Mosaics and mosaic making information from The joy of shards
Preparing the glass tiles
Having calculated the amounts needed, I ordered my tiles. For this project I used vitreous glass tiles - they are a good material for outdoor mosiacs. If you buy them in quantities, you may well get them in sheets like these.
I also ordered a few tiles in certain colours that would only be needed in small quantities, and a random selection for a little more variety.
Typically sheets of tiles are of 15 x 15 tiles (225) fixed to the paper with a water soluble glue (see left). If you wanted to cover large areas with one colour (or specially made up mixed sheets) this is ideal - you can press the sheets into an adhesive and soak off the paper. However, if you are going to arrange and cut the tiles you will need to separate them from the sheets first.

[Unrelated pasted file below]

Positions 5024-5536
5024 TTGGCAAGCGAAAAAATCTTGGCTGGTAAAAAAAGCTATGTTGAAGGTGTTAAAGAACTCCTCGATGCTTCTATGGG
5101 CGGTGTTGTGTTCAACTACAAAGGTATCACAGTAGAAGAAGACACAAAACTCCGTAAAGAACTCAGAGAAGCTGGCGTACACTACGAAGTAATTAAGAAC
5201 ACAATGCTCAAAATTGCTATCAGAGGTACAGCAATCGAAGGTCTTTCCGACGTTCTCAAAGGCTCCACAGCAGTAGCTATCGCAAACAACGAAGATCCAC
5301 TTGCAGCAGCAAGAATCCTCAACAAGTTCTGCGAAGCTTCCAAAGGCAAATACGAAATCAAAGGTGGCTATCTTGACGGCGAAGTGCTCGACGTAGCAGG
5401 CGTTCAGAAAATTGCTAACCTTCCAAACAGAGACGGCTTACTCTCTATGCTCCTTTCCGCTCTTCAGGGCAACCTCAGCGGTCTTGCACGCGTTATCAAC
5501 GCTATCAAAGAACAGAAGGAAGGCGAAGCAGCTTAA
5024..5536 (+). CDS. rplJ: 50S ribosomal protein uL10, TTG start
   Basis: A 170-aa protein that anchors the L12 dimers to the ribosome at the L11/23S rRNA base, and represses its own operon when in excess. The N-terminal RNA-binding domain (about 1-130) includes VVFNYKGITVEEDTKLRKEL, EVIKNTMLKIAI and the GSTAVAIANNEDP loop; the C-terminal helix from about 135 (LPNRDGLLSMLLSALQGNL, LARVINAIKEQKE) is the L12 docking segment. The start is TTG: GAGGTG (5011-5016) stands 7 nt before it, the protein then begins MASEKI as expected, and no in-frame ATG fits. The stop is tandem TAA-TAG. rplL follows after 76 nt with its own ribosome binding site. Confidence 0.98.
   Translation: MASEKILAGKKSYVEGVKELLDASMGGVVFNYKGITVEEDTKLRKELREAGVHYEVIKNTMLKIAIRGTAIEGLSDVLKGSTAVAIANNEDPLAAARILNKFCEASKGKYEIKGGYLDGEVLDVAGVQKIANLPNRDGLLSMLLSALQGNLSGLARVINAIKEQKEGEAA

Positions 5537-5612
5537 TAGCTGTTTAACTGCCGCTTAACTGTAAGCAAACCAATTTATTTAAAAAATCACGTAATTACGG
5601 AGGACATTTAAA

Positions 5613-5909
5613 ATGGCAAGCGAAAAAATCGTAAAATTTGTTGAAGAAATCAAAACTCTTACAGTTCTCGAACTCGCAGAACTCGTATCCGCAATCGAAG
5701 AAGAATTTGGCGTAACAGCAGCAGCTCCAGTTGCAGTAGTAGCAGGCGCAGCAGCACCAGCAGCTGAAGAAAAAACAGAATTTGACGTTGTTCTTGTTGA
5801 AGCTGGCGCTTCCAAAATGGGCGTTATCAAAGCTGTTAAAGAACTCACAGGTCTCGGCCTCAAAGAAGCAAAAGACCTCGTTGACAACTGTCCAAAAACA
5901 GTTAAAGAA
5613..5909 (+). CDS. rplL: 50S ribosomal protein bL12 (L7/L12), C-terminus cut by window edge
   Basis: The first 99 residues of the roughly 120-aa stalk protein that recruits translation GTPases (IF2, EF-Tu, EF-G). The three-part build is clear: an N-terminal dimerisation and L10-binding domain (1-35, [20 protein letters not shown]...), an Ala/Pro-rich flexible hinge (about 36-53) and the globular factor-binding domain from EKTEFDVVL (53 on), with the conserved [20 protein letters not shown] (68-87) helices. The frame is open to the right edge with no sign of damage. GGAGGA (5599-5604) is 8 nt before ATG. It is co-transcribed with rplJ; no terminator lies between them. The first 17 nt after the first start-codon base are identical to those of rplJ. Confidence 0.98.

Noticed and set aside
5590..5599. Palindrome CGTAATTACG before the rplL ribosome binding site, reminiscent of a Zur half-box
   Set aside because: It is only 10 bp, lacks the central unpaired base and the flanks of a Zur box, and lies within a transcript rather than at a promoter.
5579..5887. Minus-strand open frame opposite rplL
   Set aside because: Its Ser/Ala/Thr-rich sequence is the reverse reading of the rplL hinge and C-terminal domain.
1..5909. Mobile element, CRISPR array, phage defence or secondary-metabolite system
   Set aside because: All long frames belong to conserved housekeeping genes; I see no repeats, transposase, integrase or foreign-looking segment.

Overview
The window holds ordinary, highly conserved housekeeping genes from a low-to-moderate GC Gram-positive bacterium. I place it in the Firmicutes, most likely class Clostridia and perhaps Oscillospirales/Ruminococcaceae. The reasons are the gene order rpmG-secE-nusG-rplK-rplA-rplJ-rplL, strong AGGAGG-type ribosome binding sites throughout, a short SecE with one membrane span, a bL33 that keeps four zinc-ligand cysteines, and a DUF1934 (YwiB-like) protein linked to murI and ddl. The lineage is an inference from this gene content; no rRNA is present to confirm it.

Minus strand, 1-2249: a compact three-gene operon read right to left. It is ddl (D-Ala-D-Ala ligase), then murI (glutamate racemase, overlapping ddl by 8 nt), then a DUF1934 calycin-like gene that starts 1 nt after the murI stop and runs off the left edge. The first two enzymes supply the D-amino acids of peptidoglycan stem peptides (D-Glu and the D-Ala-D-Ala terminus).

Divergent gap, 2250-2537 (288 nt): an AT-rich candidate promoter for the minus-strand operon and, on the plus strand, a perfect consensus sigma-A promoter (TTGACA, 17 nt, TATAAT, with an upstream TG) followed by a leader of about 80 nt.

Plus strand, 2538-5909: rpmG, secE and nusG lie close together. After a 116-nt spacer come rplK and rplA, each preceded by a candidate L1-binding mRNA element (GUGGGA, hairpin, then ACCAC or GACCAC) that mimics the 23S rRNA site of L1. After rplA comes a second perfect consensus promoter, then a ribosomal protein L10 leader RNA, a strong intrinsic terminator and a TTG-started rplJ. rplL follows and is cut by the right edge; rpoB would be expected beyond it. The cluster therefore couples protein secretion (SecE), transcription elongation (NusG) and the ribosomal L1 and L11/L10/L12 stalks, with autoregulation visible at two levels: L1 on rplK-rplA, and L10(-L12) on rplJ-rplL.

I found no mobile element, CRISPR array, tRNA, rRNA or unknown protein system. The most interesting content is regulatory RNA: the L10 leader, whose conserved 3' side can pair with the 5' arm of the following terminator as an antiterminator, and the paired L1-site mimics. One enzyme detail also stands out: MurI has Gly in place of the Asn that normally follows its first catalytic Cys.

The tiles come away from the paper very easily if soaked in water, as in this tray. It may only take 10 minutes or so before they are loose. Even so, if you have a lot of tile sheets (and a limited number of trays) this time can add up. You can speed things up by soaking more than one sheet at a time. However, don't put similar colours, such as two shades of light blue, in together. You will lose all that time again while you separate out two kinds of tile!
When the tiles have soaked away, extract the paper and rinse off any lingering glue. Dry the tiles, for example by spreading them out on newspaper. They can then be stored in bags or other containers ready for use.
The sea and waves at the foot of the mosaic were done with highly durable ceramic swimming pool tiles. These ones are slightly larger than the standard 2 x 2 centimetre glass tiles and have a glazed finish. However, they are not so convenient for working in the reverse method - when they are face down you can't see the colours.
At this stage I did a trial layout
of the design.